15-11 Cash budget: The primary cash management tool Purpose: Forecasts cash inflows, outflows, and ending cash balances. Used to plan loans needed or funds available to invest. Timing: Daily, weekly, or monthly, depending upon purpose of forecast. Monthly for annual planning, daily for actual cash management.
15-12 SKI’s cash budget: For January and February Net Cash Inflows Jan Feb Collections$67,651.95$62, Purchases 44, , Wages 6, , Rent 2, , Total payments$53,794.31$44, Net CF$13,857.64$18,311.85
15-13 SKI’s cash budget Net Cash Inflows Jan Feb Cash at start if no borrowing$ 3,000.00$16, Net CF 13, , Cumulative cash 16, , Less: target cash 1, , Surplus$15,357.64$33,669.49
15-14 Should depreciation be explicitly included in the cash budget? No. Depreciation is a noncash charge. Only cash payments and receipts appear on cash budget. However, depreciation does affect taxes, which appear in the cash budget.
15-15 What are some other potential cash inflows besides collections? Proceeds from the sale of fixed assets. Proceeds from stock and bond sales. Interest earned. Court settlements.
15-16 How could bad debts be worked into the cash budget? Collections would be reduced by the amount of the bad debt losses. For example, if the firm had 3% bad debt losses, collections would total only 97% of sales. Lower collections would lead to higher borrowing requirements.
15-17 Analyze SKI’s forecasted cash budget Cash holdings will exceed the target balance for each month, except for October and November. Cash budget indicates the company is holding too much cash. SKI could improve its EVA by either investing cash in more productive assets, or by returning cash to its shareholders.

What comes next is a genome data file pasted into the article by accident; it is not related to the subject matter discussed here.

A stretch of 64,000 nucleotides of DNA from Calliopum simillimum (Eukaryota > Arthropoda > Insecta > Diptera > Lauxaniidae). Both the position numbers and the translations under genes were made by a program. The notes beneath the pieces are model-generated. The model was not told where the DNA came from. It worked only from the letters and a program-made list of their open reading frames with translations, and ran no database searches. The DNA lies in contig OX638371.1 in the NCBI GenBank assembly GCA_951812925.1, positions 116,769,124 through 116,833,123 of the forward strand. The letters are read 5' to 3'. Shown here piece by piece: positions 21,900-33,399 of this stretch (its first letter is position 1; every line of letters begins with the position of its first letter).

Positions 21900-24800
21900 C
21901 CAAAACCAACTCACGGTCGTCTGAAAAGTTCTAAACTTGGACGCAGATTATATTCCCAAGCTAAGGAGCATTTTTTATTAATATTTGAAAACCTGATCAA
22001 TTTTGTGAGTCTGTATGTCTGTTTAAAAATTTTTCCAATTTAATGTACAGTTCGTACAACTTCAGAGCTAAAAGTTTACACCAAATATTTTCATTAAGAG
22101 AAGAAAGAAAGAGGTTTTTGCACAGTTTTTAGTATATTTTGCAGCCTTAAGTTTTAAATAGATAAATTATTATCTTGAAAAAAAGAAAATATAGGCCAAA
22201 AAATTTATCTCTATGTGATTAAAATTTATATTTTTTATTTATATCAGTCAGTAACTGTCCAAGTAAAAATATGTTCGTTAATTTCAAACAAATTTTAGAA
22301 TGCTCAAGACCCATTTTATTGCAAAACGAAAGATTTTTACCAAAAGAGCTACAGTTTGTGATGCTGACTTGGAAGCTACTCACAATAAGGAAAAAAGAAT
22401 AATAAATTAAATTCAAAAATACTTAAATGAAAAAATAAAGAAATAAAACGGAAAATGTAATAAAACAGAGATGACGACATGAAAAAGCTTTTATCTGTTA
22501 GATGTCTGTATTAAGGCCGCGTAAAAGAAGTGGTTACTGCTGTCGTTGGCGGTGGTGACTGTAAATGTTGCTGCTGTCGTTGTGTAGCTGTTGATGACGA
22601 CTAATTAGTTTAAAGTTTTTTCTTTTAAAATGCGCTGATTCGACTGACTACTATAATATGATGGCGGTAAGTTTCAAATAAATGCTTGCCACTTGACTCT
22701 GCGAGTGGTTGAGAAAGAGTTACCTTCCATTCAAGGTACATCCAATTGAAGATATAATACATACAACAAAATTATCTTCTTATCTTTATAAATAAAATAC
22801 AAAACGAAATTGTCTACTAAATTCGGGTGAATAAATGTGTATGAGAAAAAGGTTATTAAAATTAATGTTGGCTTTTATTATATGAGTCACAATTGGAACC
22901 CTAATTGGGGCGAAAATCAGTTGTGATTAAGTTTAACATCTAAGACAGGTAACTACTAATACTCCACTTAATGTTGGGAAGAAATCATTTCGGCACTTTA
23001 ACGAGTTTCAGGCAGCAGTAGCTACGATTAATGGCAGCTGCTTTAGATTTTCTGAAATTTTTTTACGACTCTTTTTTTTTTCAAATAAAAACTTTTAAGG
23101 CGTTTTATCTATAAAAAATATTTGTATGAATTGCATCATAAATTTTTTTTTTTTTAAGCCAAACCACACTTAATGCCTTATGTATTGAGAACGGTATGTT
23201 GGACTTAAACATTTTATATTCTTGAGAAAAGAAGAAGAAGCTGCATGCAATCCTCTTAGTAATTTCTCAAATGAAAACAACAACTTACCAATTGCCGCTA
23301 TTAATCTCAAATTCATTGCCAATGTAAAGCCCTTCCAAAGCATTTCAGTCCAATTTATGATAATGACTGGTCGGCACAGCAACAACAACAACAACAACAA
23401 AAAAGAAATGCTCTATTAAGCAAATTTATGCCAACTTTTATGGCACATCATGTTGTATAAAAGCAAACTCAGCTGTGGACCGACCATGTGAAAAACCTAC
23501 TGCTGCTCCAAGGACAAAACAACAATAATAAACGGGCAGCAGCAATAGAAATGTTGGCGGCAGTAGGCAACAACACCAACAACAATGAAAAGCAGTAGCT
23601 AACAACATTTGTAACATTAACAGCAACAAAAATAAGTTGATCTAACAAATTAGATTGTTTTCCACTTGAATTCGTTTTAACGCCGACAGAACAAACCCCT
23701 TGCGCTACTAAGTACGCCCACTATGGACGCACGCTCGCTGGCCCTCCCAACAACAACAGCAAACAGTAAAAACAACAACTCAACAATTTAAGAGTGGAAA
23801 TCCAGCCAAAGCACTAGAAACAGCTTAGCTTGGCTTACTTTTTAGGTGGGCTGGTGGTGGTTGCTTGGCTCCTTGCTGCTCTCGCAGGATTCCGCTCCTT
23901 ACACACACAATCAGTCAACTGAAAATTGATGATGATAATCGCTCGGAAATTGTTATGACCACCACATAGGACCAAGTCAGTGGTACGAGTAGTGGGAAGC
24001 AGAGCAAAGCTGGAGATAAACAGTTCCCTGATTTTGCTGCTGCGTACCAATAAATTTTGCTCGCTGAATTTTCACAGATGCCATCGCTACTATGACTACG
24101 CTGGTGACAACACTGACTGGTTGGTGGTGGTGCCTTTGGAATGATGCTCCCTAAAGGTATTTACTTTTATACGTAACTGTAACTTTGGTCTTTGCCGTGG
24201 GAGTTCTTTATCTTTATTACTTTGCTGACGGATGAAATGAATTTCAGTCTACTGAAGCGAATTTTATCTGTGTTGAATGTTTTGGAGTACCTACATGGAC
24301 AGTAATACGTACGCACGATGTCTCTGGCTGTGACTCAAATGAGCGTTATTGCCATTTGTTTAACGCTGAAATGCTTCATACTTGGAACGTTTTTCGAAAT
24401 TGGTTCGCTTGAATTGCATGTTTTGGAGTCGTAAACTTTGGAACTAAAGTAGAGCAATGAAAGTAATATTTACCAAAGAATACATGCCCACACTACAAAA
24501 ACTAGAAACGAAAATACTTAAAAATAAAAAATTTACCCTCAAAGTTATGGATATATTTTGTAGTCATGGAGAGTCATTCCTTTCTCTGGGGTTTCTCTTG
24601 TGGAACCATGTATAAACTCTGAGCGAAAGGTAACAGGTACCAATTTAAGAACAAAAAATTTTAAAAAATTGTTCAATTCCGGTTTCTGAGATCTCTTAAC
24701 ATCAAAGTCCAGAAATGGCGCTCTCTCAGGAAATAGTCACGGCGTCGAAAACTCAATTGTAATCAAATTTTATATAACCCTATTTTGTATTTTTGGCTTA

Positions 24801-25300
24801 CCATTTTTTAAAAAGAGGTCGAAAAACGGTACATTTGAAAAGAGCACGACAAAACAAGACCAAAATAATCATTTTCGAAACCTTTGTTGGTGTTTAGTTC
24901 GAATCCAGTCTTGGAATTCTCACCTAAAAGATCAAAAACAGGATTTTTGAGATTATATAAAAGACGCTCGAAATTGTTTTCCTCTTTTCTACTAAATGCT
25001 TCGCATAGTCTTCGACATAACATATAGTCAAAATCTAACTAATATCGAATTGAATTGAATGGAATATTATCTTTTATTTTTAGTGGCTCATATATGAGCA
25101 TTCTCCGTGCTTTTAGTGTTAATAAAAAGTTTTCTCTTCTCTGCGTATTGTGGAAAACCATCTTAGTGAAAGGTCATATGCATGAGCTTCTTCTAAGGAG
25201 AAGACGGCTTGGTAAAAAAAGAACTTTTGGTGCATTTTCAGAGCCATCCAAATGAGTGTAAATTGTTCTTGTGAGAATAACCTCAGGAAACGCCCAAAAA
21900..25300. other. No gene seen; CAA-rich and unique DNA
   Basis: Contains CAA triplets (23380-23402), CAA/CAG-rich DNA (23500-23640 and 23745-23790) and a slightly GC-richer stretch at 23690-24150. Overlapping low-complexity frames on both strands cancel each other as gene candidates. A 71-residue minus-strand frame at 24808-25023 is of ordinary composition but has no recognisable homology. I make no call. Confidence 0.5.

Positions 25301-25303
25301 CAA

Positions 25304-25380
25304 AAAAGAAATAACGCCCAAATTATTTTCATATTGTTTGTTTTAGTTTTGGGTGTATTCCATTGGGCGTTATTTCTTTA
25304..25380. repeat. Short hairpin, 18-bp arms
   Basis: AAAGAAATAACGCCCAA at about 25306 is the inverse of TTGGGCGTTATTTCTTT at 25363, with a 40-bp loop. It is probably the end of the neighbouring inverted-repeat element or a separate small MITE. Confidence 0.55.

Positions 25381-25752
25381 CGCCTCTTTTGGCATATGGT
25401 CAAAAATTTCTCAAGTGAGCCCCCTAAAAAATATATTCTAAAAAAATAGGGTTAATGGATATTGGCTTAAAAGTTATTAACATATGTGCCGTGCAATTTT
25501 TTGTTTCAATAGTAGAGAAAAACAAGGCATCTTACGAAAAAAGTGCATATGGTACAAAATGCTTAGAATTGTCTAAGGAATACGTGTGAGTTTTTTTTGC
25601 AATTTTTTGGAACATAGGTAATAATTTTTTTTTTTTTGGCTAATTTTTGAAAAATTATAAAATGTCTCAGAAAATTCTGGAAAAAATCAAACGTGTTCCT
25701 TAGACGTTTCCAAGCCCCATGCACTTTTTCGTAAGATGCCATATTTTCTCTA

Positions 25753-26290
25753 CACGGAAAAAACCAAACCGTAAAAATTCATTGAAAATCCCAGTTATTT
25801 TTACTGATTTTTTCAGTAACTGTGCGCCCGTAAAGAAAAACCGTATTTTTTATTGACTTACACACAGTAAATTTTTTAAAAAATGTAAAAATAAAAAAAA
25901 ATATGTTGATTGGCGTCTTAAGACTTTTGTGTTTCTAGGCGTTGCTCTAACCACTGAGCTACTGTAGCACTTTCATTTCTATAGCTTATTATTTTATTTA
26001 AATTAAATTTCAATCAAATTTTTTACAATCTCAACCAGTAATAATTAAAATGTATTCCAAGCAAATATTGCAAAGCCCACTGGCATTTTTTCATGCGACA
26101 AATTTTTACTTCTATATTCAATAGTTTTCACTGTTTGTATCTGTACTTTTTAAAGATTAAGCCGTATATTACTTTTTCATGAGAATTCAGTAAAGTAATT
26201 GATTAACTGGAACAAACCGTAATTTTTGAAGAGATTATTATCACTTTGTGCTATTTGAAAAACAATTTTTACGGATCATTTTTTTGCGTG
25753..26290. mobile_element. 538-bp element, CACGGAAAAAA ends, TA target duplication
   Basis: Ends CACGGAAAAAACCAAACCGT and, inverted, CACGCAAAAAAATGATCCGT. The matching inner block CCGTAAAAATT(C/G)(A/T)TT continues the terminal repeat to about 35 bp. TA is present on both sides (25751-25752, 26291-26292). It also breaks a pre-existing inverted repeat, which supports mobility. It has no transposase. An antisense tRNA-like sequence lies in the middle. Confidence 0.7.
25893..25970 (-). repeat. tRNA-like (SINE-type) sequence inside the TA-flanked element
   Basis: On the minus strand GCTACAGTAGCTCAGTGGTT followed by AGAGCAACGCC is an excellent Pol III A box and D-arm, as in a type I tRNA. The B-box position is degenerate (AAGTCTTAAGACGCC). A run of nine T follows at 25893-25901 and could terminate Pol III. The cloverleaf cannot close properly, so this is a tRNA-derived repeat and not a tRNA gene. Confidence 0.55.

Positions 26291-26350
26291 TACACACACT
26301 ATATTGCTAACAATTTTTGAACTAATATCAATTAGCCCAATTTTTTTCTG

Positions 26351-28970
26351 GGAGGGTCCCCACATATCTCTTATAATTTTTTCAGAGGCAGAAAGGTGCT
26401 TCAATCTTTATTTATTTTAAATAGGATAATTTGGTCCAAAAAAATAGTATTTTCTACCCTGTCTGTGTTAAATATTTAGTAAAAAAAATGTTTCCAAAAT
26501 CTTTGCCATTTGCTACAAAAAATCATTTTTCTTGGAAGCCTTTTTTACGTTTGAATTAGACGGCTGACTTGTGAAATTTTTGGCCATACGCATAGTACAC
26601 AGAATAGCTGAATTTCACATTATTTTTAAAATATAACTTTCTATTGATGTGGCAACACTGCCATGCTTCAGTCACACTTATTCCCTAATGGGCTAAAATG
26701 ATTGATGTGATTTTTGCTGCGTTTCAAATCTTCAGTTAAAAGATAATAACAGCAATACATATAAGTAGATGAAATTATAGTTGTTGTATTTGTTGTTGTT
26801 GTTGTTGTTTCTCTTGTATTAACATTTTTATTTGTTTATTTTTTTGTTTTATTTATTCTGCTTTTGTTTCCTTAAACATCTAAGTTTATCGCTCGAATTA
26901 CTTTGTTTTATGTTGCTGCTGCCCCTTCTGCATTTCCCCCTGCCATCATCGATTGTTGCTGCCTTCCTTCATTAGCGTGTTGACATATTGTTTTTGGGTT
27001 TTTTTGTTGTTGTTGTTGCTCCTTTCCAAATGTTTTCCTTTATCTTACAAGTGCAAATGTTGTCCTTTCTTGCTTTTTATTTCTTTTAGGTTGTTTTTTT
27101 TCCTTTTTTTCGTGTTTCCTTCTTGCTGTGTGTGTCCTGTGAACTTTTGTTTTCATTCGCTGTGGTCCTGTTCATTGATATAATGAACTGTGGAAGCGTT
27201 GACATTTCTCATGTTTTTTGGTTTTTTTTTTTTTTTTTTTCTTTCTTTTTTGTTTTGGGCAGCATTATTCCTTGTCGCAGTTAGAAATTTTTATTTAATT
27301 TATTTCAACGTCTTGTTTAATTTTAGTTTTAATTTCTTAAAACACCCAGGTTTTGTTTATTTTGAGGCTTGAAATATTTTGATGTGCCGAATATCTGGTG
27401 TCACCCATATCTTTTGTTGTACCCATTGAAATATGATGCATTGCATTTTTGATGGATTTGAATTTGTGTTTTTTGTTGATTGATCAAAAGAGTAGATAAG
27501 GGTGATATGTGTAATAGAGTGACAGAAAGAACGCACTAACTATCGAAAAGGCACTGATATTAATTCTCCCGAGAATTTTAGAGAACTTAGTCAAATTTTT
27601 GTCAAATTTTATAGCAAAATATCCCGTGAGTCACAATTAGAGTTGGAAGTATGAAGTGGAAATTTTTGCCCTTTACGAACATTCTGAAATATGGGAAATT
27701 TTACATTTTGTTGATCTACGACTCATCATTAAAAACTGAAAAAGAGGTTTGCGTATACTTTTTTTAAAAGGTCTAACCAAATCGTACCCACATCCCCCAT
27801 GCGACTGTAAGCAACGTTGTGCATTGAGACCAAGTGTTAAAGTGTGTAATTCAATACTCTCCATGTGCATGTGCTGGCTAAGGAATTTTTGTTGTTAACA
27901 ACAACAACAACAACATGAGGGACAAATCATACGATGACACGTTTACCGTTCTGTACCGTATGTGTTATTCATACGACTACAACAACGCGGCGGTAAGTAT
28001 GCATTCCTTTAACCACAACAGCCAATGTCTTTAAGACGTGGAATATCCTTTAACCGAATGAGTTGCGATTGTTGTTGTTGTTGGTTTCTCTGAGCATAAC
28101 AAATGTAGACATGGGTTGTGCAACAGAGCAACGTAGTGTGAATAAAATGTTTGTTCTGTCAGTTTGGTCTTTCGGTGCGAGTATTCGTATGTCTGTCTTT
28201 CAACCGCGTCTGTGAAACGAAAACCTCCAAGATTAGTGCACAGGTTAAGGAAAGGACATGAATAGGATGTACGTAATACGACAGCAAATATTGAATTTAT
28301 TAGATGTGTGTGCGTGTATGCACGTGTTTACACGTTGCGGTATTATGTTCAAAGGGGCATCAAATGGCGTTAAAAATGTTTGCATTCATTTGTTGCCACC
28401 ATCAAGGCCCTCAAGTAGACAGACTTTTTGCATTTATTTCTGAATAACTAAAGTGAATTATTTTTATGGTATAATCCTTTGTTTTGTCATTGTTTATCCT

15-18 Why might SKI want to maintain a relatively high amount of cash? If sales turn out to be considerably less than expected, SKI could face a cash shortfall. A company may choose to hold large amounts of cash if it does not have much faith in its sales forecast, or if it is very conservative. The cash may be used, in part, to fund future investments.
15-19 Types of inventory costs Carrying costs – storage and handling costs, insurance, property taxes, depreciation, and obsolescence. Ordering costs – cost of placing orders, shipping, and handling costs. Costs of running short – loss of sales or customer goodwill, and the disruption of production schedules. Reducing the average amount of inventory generally reduces carrying costs, increases ordering costs, and may increase the costs of running short.
15-20 Is SKI holding too much inventory? SKI’s inventory turnover (4.82) is considerably lower than the industry average (7.00). The firm is carrying a lot of inventory per dollar of sales. By holding excessive inventory, the firm is increasing its costs, which reduces its ROE. Moreover, this additional working capital must be financed, so EVA is also lowered.
15-21 If SKI reduces its inventory, without adversely affecting sales, what effect will this have on the cash position? Short run: Cash will increase as inventory purchases decline. Long run: Company is likely to take steps to reduce its cash holdings and increase its EVA.
15-22 Do SKI’s customers pay more or less promptly than those of its competitors? SKI’s DSO (45.6 days) is well above the industry average (32 days). SKI’s customers are paying less promptly. SKI should consider tightening its credit policy in order to reduce its DSO.